University of Edinburgh hosted a two-day workshop concerned with developing computational analysis methods to analyze the performance and dynamic loading of wave and ocean current devices.
The two-day workshop “Computational Modeling and Analysis Workshop II”, attended by a total of 50 participants from 12 different countries, aimed to address the following questions:
1. Would it be helpful to develop a public listing, or database, of applicable modeling codes including both commercial and open source codes that could be used for analysis of wave and tidal machines?
2. Following this workshop what type of further effort would be most helpful to accelerate the development and deployment of wave and tidal energy systems?
3. What are the best practices for modeling wave and tidal machines?
The conclusions were made after every participant gave a presentation highlighting the application of a particular wave or tidal computational code that they have been developing or using for analysis of wave and tidal devices. According to the report, the conclusions made at the workshop are following:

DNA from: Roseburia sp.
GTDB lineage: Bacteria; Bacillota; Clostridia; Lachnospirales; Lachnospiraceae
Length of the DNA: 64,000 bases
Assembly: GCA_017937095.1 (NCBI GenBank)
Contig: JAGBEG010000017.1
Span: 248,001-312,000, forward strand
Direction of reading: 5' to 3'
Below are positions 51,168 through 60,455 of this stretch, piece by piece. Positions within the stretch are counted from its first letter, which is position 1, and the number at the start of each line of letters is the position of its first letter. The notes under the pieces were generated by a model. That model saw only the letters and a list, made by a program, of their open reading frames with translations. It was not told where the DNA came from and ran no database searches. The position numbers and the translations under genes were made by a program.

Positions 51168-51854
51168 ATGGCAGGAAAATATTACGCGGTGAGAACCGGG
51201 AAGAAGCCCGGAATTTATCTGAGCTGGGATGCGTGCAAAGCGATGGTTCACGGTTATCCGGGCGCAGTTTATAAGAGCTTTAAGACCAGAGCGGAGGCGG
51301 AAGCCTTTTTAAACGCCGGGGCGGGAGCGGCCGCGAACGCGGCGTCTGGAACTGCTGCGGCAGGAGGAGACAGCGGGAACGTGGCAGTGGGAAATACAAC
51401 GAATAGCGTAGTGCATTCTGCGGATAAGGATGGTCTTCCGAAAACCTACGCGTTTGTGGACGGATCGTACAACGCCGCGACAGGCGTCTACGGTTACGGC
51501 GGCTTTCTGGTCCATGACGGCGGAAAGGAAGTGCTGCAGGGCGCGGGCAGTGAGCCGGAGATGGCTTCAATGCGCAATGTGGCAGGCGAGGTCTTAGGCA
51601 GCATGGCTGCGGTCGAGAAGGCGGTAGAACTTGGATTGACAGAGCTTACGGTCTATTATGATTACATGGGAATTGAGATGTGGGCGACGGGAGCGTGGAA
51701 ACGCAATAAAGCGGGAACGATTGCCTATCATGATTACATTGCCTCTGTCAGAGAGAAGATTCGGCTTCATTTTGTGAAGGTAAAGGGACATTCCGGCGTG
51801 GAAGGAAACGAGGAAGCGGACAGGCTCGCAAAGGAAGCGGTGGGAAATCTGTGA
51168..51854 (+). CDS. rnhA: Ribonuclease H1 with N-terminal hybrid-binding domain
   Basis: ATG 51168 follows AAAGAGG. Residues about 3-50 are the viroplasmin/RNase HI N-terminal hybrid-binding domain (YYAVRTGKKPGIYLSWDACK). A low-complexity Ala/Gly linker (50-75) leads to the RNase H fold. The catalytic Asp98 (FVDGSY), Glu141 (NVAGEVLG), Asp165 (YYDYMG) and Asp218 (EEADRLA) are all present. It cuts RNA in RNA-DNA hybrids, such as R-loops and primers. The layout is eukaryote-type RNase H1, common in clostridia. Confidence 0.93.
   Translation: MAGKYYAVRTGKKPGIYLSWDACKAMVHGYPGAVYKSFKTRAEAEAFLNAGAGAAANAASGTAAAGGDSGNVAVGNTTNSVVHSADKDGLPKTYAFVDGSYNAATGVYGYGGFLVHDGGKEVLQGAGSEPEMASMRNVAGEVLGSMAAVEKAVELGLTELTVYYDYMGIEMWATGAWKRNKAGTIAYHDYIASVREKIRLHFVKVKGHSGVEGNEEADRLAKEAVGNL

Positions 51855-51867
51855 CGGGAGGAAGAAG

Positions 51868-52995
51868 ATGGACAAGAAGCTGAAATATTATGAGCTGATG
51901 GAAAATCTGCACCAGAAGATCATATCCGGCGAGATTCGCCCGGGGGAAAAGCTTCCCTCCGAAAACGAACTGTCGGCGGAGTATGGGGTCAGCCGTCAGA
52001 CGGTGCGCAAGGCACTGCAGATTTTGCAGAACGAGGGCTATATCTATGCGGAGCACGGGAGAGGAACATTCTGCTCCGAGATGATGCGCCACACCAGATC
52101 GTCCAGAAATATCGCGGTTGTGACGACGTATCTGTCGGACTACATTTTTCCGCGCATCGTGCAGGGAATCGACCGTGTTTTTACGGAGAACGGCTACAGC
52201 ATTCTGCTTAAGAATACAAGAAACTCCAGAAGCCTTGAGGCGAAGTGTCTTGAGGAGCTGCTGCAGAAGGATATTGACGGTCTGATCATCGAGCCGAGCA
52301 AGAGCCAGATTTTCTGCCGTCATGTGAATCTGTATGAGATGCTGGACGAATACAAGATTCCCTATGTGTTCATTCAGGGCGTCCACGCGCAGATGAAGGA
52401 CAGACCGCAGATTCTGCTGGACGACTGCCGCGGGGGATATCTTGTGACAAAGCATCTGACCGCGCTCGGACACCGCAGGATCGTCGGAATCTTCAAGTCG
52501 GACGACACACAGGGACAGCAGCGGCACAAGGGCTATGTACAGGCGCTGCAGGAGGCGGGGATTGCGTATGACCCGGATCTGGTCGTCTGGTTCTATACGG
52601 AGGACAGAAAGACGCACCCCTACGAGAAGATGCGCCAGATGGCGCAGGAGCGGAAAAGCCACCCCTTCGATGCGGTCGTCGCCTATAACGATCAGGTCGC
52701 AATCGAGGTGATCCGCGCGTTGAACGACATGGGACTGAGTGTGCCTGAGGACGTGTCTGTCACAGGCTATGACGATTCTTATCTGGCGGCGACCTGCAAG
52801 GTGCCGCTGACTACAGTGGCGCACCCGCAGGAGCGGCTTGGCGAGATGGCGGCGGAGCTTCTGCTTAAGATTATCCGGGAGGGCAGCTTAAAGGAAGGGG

1. A listing of the available wave and tidal computational modeling tools with a brief description of their capabilities and a link to more in-depth information would be helpful for developers and new entrants into the marine energy field.
2. A wave and tidal computational code benchmarking activity using data from a set of well designed experiments would be extremely useful for the entire global community, because these codes need to be rigorously validated for marine energy applications.
3. It is premature to establish best modeling practices until the benchmarking activity described above is completed and the knowledge gained is assimilated by the ocean energy industry.
Source: OES; Image: OES/Illustration